For the full debate visit newarabdebates.com
Cairo, April 9, 2013 - Egypt's political opposition came under heavy attack at a public forum here as young people accused it of lacking vision and solutions to the country's deepening economic and political crisis.
An audience at the latest session of The New Arab Debates voted 71.3% in support of the motion: "This House believes Egypt's opposition has wasted its chances and let down the people".
The debate was recorded at Al Azhar Conference Centre, Nasr City, Cairo.
Speaking for the motion, Dr. H.A. Hellyer, non-resident Fellow in Foreign Policy at The Brookings Institution, said Egypt's main opposition coalition, the National Salvation Front (NSF), had provided neither leadership, nor a plan for holding the Morsi administration to account.
"After five months, I would like to see their spine... I do not see any effects on the street. They are not mobilizing people", he said. "Egypt is sleepwalking on a very fast track to economic destruction... I see a ship sinking and everyone is just screaming."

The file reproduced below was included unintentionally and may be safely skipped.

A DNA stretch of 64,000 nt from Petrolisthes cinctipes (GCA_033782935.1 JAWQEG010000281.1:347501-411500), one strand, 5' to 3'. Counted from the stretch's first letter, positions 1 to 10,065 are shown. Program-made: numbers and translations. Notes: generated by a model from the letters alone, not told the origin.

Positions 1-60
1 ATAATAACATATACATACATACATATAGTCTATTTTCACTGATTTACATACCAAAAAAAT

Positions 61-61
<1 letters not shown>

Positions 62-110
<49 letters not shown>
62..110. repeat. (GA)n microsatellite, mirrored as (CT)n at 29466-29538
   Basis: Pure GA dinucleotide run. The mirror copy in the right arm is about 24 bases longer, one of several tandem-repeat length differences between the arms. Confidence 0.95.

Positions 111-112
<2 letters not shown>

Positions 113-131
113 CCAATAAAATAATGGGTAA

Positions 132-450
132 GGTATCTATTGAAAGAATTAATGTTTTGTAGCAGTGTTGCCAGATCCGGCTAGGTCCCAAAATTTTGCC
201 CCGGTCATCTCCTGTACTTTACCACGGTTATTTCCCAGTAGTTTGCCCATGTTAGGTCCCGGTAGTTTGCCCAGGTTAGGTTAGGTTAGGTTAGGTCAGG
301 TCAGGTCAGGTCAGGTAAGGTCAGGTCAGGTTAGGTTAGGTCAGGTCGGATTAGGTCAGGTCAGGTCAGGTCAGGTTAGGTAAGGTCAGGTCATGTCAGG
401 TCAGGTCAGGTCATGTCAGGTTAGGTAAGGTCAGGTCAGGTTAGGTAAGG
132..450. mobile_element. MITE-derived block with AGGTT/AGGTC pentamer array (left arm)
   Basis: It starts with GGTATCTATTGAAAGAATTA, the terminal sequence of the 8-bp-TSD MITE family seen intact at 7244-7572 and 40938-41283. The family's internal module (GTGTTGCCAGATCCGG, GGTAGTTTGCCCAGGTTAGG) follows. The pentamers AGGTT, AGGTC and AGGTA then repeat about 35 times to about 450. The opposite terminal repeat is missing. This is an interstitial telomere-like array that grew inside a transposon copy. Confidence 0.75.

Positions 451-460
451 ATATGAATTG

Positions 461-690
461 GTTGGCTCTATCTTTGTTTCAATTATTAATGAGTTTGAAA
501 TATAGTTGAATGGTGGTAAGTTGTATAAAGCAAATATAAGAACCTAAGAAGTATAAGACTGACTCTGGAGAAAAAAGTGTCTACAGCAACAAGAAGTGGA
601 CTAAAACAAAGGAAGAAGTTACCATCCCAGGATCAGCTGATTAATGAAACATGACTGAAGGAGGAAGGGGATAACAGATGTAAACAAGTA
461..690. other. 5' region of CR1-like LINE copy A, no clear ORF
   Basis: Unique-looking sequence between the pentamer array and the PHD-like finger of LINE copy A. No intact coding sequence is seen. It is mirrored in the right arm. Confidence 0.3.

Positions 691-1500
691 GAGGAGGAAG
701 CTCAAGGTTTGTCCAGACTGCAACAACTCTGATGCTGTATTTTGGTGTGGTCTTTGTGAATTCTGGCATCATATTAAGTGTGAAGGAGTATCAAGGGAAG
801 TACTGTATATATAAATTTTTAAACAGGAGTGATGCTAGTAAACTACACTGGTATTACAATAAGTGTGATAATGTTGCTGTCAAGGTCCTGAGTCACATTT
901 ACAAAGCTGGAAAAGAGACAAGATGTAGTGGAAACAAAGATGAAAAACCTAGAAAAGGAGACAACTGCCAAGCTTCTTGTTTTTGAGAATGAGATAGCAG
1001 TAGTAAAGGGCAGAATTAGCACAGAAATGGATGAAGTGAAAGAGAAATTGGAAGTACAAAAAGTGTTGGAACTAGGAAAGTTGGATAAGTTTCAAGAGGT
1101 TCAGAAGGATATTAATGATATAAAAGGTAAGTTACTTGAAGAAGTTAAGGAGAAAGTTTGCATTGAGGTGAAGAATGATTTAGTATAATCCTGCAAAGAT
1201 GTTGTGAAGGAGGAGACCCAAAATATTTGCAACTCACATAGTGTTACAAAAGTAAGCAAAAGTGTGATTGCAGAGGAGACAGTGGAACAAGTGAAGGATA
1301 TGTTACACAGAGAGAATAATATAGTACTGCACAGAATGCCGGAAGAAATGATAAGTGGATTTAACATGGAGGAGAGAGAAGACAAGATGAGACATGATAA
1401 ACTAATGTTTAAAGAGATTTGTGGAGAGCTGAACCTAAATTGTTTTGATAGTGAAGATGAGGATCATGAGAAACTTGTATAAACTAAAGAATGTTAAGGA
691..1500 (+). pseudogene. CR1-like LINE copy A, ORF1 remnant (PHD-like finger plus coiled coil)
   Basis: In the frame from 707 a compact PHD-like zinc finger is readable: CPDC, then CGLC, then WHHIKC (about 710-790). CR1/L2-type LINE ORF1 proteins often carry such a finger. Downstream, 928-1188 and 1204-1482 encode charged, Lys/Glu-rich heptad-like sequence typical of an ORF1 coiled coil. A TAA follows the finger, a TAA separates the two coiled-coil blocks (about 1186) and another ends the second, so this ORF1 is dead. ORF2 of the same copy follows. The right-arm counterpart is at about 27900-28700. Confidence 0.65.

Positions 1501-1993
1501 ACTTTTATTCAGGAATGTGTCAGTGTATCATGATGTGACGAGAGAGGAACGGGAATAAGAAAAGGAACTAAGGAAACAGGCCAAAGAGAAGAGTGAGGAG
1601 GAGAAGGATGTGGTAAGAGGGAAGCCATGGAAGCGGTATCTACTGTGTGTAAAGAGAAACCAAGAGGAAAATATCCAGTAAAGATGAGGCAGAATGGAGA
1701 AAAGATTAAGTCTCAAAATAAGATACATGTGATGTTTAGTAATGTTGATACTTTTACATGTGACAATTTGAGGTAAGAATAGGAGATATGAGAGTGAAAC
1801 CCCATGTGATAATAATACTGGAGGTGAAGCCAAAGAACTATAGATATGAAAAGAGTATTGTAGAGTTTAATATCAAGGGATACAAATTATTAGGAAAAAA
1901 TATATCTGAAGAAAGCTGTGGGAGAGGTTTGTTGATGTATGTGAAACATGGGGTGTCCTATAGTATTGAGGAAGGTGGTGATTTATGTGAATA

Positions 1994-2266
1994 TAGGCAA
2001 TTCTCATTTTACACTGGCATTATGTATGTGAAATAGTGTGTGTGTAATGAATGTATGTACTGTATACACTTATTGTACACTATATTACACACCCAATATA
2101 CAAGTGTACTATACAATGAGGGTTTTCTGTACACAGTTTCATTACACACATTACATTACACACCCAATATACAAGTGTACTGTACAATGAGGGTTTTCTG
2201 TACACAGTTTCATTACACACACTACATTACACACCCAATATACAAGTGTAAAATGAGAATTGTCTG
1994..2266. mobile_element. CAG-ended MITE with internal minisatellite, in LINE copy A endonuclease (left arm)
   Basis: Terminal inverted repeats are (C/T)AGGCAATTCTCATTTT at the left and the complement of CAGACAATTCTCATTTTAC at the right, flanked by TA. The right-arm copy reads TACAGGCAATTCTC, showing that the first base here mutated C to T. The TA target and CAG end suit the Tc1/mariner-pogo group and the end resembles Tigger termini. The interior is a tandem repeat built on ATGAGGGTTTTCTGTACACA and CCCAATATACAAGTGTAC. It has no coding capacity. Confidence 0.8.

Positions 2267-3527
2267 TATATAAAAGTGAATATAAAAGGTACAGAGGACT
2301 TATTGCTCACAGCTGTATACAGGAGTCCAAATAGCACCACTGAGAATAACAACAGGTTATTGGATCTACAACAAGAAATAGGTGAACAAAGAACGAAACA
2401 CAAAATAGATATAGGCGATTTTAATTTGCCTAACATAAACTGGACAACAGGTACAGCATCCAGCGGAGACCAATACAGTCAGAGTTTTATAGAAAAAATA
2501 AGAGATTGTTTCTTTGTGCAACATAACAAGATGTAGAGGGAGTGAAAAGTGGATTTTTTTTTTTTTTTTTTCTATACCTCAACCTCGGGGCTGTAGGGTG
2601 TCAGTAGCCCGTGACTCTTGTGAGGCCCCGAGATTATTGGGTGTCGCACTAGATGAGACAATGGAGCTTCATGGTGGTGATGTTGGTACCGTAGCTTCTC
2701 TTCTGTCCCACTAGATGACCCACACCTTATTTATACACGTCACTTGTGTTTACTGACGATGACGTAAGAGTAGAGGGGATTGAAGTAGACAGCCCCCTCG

Speaking against the motion, Hossam Fares from Al Dustour Party, a member of the NSF Executive, countered repeated accusations that the group had walked away from dialogue and refused to engage with President Morsi.
He insisted the coalition did not want to be part of "deceptive talks", especially when "no one takes any notice of what you are saying." The NSF would stage a national conference in May to promote its vision for the next 7 years and would then hold public debates across the country to encourage grassroots support.
A young woman told Fares the opposition had to engage the marginalized youth of Egypt and provide economic programmes for the poor.
"You need to prove yourself to people. People need to see an organized and united opposition. They need to see action on the ground and something to inspire them otherwise they will not be engaged," she said.
While Fares repeatedly called for more time to devise and promote new policies, Hellyer insisted Egypt had no time left and needed a roadmap "to avoid catastrophe". The country, he added, deserved a better government and a better opposition.
The New Arab Debates are funded by the British and Swedish governments with the aim of encouraging people to participate in political dialogue.
The series is broadcast for the second year on Deutsche Welle TV in Arabic and English along with its global network of partner channels.